Done right, an arbitration agreement is like a well-tailored suit that feels comfortable and can last for years with only an occasional repair or alteration.
In addition to running their own operations, many managers find themselves managing their company’s relationship with a number of third party logistics companies, contract manufacturers and other service providers. Over the course of a relationship, disputes invariably arise, and in many cases, the handling of such disputes determines whether or not the relationship survives.
By dragging disputes out over a long period of time and creating an adversarial relationship, litigation is proving to be a last recourse for resolution. To resolve disputes more quickly and amicably, many companies are turning to arbitration and writing arbitration and “dispute resolution” agreements into their contracts with third party providers. In a recent study of U.S. corporations, 90 percent viewed dispute resolution as a critical cost-control technique, and 80 percent considered alternative dispute resolution (ADR) as a more satisfactory process than using the courts.
Writing such agreements is proving to be something of a high-wire balancing act. On the one hand, if a company writes an agreement that gives it an unfair advantage over its service providers, the courts throw it out. So, instead of resolving their disagreement quickly through mediation or arbitration with a minimum of rancor, the parties wind up doing exactly what they wanted to avoid: they sue and countersue, drag their dispute out over a period of years, poison their relationship, and pay hefty legal fees.
On the other hand, if a company uses an off-the-shelf, plain-vanilla agreement, it is unlikely to accomplish its goals. Good agreements are very specific and spell out obligations clearly. An agreement tailored for a warehousing service will be very different from one for a contract manufacturer. A “one size fits all” approach won’t work.
In crafting an effective arbitration agreement, a logical first step is to ask general counsel or the company’s law firm to review a variety of agreements — those that have been successful and those that have either failed to get the job done or not stood up to court challenges.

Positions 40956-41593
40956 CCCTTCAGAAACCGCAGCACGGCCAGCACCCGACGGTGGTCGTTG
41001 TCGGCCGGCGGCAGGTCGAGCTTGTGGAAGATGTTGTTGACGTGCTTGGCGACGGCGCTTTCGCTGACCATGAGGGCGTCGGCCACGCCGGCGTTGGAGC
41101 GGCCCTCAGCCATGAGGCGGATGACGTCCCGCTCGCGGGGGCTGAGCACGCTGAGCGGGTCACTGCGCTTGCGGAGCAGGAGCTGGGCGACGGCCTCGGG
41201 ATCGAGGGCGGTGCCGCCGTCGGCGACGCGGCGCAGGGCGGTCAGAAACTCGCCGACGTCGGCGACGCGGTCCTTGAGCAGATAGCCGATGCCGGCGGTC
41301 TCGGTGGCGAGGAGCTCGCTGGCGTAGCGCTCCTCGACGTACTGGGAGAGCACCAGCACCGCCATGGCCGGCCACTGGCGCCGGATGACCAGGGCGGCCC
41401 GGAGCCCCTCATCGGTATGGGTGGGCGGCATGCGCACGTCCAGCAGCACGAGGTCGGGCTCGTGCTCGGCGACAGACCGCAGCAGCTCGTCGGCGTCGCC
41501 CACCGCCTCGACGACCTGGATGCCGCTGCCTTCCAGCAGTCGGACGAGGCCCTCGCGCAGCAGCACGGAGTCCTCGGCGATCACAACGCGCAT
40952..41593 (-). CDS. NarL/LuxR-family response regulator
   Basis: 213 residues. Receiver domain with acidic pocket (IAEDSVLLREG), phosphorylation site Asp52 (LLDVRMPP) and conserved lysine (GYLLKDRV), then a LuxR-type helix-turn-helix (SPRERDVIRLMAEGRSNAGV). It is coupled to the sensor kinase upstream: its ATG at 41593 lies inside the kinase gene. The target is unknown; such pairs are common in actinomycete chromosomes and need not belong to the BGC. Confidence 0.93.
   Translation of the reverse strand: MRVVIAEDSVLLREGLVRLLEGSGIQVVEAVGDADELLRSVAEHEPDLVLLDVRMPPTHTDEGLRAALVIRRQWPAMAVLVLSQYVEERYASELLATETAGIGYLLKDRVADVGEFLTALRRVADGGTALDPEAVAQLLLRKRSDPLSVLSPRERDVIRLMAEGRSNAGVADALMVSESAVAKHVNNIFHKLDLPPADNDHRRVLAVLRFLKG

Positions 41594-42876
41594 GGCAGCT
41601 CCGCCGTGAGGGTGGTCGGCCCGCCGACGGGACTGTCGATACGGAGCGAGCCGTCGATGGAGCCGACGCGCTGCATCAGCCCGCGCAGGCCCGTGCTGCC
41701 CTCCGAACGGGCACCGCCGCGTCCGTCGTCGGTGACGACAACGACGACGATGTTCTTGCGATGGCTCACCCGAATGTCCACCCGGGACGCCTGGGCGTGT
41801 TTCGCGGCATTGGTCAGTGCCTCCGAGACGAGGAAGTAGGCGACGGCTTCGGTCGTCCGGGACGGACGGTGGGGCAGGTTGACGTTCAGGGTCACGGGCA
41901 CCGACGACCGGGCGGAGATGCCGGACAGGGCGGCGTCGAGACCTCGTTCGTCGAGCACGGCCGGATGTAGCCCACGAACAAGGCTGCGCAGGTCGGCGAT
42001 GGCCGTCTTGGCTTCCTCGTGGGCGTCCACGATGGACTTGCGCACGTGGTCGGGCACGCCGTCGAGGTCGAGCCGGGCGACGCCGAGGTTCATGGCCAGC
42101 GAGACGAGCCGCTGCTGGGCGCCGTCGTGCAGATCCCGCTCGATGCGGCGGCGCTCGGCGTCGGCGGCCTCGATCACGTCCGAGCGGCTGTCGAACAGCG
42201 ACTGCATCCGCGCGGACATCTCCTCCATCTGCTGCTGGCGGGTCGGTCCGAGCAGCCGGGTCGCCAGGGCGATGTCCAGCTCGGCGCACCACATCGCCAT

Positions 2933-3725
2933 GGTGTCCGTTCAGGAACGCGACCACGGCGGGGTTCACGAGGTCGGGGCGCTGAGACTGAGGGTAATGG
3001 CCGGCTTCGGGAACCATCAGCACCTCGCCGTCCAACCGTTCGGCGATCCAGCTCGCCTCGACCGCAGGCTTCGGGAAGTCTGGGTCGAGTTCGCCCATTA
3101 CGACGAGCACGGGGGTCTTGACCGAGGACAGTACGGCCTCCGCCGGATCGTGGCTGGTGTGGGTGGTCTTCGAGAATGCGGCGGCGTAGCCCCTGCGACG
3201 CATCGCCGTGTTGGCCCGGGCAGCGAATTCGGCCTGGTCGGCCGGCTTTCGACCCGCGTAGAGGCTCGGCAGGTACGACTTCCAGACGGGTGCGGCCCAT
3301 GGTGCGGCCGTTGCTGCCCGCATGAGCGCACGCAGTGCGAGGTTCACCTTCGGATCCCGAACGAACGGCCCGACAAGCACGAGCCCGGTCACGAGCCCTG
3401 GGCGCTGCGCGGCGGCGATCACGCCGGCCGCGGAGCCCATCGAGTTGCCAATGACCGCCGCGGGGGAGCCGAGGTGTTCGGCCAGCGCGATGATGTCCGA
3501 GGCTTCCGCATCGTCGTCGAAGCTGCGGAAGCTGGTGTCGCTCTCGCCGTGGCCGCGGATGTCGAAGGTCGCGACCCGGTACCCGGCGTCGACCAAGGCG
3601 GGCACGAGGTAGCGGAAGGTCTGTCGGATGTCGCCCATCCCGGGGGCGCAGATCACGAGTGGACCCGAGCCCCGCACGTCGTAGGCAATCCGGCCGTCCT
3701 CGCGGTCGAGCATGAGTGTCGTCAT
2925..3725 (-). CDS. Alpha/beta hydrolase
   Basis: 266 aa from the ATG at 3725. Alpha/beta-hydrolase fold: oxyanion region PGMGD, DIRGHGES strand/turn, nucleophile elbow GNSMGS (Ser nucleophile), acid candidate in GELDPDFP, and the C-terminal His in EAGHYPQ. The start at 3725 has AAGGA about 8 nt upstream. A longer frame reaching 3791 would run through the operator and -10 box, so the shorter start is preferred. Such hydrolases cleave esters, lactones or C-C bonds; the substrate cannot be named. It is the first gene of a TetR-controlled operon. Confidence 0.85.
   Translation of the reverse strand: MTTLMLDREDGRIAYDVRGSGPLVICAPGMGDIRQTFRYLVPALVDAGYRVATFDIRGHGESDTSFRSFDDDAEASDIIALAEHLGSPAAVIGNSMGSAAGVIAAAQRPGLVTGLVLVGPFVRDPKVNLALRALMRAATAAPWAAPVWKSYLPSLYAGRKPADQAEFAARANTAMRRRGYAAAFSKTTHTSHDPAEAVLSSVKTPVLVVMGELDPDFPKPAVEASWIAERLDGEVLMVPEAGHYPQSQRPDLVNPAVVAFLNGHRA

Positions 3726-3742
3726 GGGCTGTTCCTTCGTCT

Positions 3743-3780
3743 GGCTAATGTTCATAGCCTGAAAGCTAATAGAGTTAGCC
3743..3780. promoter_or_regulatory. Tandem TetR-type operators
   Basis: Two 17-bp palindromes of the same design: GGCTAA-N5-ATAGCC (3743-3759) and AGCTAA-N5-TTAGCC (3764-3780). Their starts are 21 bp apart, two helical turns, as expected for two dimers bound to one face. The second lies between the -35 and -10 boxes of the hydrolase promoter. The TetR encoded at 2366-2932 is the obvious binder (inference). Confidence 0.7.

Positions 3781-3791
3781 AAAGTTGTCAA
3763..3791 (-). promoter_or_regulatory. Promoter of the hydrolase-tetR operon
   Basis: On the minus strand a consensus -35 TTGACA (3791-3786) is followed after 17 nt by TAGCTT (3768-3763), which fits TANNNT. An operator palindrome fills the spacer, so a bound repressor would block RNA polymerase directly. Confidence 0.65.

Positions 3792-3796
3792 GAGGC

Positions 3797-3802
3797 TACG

Crafting the actual agreement should be something of a team effort, with input from management, legal counsel and industry experts — as well as representatives of third party service providers that will be affected by the agreement. During this process, management should bear in mind that while the lawyers can provide general guidelines, they cannot provide the specifics. And it’s the specifics that will determine how well the agreement achieves the company’s objectives.
With that in mind, here are 10 tips toward drafting better agreements:
1. Grease the wheels. Typically in business disputes, neither party wants to destroy the relationship. So, pursuing the least abrasive approach can be advantageous for both parties. In their contract language, they may want to include a dispute resolution process that starts with an agreement to negotiate in good faith for a period of time, followed by a mediation session, followed by binding arbitration if the parties cannot resolve the dispute. To avoid delay, be sure to specify time frames for each procedure. The goal is to end the dispute as quickly, fairly and amicably as possible. Business parties may consider language something like this:
ARBITRATION. Whether or not mediation is requested by any party, any claim, dispute or controversy between us or arising from or relating to this agreement or the relationships which result from this agreement, including the validity of this arbitration clause or the entire agreement, including any that remain unresolved 120 days after an agreement for mediation, shall be resolved by binding arbitration by the National Arbitration Forum (or other neutral arbitration services provider), under the Code of Procedure then in effect.
2. Specify what’s covered. If the goal is to ensure that the arbitration agreement governs all disputes arising between the contracting parties, specify that clearly in the contract. Also, be sure to indicate that the arbitrator has the authority to decide whether the arbitration agreement is valid and enforceable. In this area, the U. S. Supreme Court has established something akin to a “magic words” formula for arbitration agreements. Agreements that indicate that all disputes will be decided by arbitration — including the validity of the arbitration provision itself — provide maximum authority for the arbitrator to decide all the issues of the case, thereby saving the parties a pit stop at the courthouse to wrangle over legal issues.